When assessing self-reported functional status, the majority of studies indicated that despite impairments when compared with non-PrLOS patients, the majority of those who survive their hospital stay report good functional status when assessing their ability to complete activities. This was largely supportive of a previous smaller review that evaluated functional outcomes in patients with prolonged length of stay following cardiac surgery (6). This generally good functional status appears to be confirmed by the fact that the majority of PrLOS survivors lived outside of institutionalized care
Taken together, these findings suggest that most cardiac surgical patients who survive long-term after PrLOS have acceptable daily functional independence, small decreases in the physical aspects of HRQoL, and the majority are not living within institutionalized care. However, this inference must be tempered by the limitations of this systematic review. First, the observational design of these studies leads to bias including that of competing risks. PrLOS patients who survive their hospitalization but who die prior to any long-term assessment may have had very poor quality of life that has gone unreported. For example, in the study of Langercrantz et al (36) with a cross-sectional design resulting in a mean follow-up time of 1.9 years, approximately 14% of PrLOS patients who survived their hospitalization would have died prior to any assessment. Furthermore, survivors with lower HRQoL and functional disabilities may be less able or inclined to participate in long-term follow-up, for example, Langercrantz et al (36) had a response rate of 73% for HRQoL assessment. The significant heterogeneity in exposure and outcome definitions leave us unable to precisely quantify the risk of PrLOS on mortality and patient-centered outcomes. Although the inclusion of studies from different jurisdiction and healthcare systems supports generalizability, unmeasured heterogeneity around processes of care and decision-making could also bias results.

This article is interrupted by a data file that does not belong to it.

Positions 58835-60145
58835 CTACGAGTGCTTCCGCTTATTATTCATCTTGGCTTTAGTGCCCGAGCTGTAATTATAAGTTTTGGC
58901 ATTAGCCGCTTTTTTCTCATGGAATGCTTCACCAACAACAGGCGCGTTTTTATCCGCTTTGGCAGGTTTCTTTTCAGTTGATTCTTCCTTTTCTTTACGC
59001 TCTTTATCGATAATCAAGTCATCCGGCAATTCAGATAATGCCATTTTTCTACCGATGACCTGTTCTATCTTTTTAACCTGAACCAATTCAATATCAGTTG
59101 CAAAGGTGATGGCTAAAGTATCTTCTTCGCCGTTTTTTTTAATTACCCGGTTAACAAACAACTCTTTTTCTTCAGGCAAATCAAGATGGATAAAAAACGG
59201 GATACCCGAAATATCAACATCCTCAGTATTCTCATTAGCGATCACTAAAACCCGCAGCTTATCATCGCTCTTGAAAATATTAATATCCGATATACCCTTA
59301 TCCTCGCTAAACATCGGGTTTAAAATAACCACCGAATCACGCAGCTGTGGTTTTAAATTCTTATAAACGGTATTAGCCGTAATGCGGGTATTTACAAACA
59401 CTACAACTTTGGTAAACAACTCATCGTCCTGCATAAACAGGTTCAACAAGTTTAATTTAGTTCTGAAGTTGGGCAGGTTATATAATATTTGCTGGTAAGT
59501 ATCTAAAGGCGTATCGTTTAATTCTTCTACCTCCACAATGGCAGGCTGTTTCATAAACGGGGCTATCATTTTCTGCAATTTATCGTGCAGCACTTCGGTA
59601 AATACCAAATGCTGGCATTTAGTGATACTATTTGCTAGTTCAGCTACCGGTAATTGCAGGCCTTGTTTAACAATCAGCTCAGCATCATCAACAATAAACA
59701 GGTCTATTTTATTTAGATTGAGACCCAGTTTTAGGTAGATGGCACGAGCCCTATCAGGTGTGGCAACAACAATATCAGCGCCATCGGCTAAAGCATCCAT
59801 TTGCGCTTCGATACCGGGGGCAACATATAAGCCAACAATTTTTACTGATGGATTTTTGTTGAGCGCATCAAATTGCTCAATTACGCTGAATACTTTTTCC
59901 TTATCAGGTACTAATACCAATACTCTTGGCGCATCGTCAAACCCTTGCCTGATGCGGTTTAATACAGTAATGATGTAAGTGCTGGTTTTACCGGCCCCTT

Although our review identified several tools used to assess survivors’ HRQoL and functional outcomes, there was an absence of disease-specific tools that may be relevant to cardiac surgical patients (41). This is highlighted by the leading cause of death in PrLOS patients who survived their hospitalization as cardiac in origin (23 , 36). The absence of these tools in the current literature suggests that future research should include disease-specific measures in addition to generic HRQoL measures. Although generic measures allow comparison of health states across different medical conditions as well as comparative cost-effectiveness analyses, disease-specific tools may be better suited to identify specific symptoms and their unique impact within a single condition (42). Ultimately, data from both types of instruments are needed to support high-quality decision-making. There was also an absence of studies adjusting for preoperative quality of life, which often serves as an indication for surgical intervention and a metric for success. This underscores a previous report of quality of life in cardiac surgery where preoperative status and relative changes postoperatively were under researched (43). Finally, given the special importance of postoperative stroke and delirium in cardiac surgical patients as drivers of PrLOS and perioperative mortality (44 , 45) and their associations with long-term psychiatric sequelae of anxiety, depression, and posttraumatic stress disorder (PTSD) (46), it is surprising that only two studies employed tools to specifically evaluate these former two domains (31 , 34), whereas no study concerned itself with PTSD.
Although there is considerable variation in the definition of PrLOS following cardiac surgery, we found consistent evidence that patients with increases in ICU length of stay beyond 48 hours have significantly increasing risk of hospital and long-term mortality. The significant heterogeneity in exposure and outcome definitions leave us unable to precisely quantify the risk of PrLOS on mortality and patient-centered outcomes.
We would like to thank Sascha Davis, MLIS (Library, The Ottawa Hospital, Civic Campus), for peer review of our MEDLINE search strategy.
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cardiac surgery; chronic critical illness; functional outcomes; mortality; quality of life